University of Louisiana Monroe
Campus Full time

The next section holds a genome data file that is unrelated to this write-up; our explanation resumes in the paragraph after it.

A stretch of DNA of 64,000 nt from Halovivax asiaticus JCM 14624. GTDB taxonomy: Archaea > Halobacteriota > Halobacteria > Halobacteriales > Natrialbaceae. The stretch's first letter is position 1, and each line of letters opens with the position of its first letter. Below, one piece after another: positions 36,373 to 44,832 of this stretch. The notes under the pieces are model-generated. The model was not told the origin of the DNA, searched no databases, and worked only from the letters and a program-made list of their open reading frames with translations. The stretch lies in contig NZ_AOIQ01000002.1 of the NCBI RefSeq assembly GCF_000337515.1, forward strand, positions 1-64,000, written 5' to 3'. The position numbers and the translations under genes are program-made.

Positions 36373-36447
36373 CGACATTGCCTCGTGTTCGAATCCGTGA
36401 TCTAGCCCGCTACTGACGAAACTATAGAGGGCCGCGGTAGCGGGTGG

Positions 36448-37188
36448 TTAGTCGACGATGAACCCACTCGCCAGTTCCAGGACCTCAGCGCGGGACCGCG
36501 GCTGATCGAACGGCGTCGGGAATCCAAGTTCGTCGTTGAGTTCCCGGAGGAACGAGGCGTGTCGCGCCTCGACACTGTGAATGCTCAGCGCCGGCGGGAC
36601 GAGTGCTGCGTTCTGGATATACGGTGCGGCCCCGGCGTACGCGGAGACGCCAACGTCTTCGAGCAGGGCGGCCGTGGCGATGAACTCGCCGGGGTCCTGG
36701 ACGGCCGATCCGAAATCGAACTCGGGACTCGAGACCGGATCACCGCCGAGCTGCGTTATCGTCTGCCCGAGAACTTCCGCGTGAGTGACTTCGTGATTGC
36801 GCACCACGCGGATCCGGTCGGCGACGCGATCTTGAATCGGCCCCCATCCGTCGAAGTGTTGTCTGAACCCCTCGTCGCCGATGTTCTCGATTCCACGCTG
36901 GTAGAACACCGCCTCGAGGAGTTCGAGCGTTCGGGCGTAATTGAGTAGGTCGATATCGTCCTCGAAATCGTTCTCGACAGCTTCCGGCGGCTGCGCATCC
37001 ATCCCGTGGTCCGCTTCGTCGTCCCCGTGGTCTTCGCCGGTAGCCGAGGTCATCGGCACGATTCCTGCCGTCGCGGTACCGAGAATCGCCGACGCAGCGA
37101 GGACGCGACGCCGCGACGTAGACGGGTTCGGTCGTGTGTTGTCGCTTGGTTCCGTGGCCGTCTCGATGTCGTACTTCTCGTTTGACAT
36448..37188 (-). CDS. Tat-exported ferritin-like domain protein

ULM Computer Information Systems (CINS) seeks to serve ULM students, the university's professionals, business, and governmental constituencies, as well as the community as a whole. [+]